Kuhn presented a capsule review of Earth’s climate history – which he said is not really known except for the past 2,000 years or so. Thanks to dust from Mongolia, which obscured the sun enough to let Chinese astronomers look at it with their naked eyes, we have a pretty good record of sunspots for the last 1,000 years, and they do correlate well with the ups and downs of Earth’s climate in recent centuries.

“Does the sun affect climate?” Kuhn asked. “Statistics aren’t enough.”

He also gave a capsule history of what is known about the sun’s behavior, the essence of which is that the sun has been getting hotter since the Earth formed – it is about 30 percent more luminous now that it was then.

Run that movie backward, and it becomes evident that so little warmth was reaching the Earth a long time ago that it should have iced up. But if it did do so, the increase intensity of solar radiation that occurred since those early millennia would not have been enough to melt the ice, Kuhn said.

The early history of Earth’s climate remains uncertain, but ice cores indicate that the last 10,000 years have been the most stable ever. In the previous interglacial (warm) period, temperatures swung wildly from hot to cold within less than a century.

The reasons for the dampening of climate swings are not understood, but the factors that affect the Earth-sun physical system are known: the luminosity of the sun, the albedo or reflectivity of the Earth, the emissivity (radiation) of the Earth’s atmosphere and the geometry of the Earth’s path around the sun.

The latter varies on time scales from a year to 100,000 years.

“We have to understand all of these,” said Kuhn.

Emissivity can be affected by ocean currents, which change as continents drift around on a time scale of tens of millions of years; or by the concentration of greenhouse gases in the atmosphere, which can change on long and short time scales.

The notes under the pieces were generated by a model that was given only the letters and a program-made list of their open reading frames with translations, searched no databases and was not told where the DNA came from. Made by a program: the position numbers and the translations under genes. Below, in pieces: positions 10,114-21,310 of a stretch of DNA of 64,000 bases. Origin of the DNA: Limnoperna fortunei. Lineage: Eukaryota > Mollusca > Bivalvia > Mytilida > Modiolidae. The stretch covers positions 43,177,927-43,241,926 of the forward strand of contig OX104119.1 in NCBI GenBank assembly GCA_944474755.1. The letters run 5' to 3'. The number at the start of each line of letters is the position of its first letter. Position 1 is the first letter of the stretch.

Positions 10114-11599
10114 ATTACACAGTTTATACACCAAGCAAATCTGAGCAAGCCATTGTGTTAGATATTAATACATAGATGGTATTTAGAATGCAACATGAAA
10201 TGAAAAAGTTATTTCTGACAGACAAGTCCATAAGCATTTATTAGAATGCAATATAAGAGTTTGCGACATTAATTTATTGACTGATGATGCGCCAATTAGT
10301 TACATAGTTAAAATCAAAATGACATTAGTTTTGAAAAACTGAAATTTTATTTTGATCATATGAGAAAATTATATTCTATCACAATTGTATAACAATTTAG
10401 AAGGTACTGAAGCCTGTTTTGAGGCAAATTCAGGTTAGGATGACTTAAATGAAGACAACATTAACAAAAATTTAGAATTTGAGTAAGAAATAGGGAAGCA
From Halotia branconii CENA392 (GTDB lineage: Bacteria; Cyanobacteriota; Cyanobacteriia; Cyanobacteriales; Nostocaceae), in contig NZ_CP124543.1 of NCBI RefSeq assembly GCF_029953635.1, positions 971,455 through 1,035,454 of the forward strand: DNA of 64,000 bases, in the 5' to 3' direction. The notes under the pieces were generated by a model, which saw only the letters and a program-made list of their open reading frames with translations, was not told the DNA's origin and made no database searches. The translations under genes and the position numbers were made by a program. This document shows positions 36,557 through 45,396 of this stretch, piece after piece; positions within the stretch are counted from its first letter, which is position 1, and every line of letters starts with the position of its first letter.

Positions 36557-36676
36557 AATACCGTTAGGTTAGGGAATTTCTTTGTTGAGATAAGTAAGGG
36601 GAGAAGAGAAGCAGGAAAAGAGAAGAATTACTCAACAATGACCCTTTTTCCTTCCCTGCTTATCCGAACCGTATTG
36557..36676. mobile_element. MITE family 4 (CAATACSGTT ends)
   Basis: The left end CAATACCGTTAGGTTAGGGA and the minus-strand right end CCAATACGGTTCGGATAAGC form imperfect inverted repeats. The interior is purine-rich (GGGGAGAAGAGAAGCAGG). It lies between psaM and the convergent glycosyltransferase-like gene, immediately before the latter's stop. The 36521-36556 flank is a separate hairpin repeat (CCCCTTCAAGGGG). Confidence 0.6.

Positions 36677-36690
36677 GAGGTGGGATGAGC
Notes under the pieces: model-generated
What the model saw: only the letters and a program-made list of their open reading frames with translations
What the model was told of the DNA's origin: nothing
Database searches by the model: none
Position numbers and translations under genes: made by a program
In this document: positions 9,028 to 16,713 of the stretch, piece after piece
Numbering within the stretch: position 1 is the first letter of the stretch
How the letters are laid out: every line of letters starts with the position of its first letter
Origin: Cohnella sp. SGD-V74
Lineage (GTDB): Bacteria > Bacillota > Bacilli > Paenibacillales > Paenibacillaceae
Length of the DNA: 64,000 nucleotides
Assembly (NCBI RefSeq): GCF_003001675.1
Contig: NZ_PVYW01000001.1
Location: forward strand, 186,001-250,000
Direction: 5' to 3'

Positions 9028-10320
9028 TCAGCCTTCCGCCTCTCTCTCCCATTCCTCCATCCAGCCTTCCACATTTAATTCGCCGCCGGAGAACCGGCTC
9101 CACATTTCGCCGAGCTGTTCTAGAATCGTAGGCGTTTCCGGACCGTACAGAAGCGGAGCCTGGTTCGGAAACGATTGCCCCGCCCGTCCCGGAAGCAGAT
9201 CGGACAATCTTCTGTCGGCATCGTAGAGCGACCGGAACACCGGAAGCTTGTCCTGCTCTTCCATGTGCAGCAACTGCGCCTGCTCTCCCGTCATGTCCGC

The concentration of carbon dioxide has been increased by burning fossil fuels, although the added load was small until after World War II, Kuhn said. But the concentration has been higher in the past – maybe a thousand times higher. It has also been much lower during ice ages.

So the question is: What drives climate – those subtle changes in the geometry of the Earth’s relationship to the sun, or the small increase in carbon dioxide?

The GCMs (Global Circulation Models) used by the United Nations Intergovernmental Panel on Climate Change “do not reproduce these long-term changes” in the Earth-sun geometry, Kuhn said.

He was one of the advisers on a panel of the latest report (IPCC-4) who requested that the report take account of solar variance. The panel was controlled by two men, Kuhn said, who were committed to the view that carbon dioxide is the important component of temperature change, and IPCC-4 leaves out solar components.

“Does carbon dioxide explain temperature change?” Kuhn said. He said the short answer is no.

Glaciers are in retreat, and this is often cited (for example, by former Vice President Al Gore in “An Inconvenient Truth”) as evidence for the impact of carbon on climate.

Kuhn, however, has a pair of graphs that bring that theory into question. One shows when the glaciers began melting, and the other when the carbon dioxide began rising.

The melting began at least 80 years before the carbon buildup.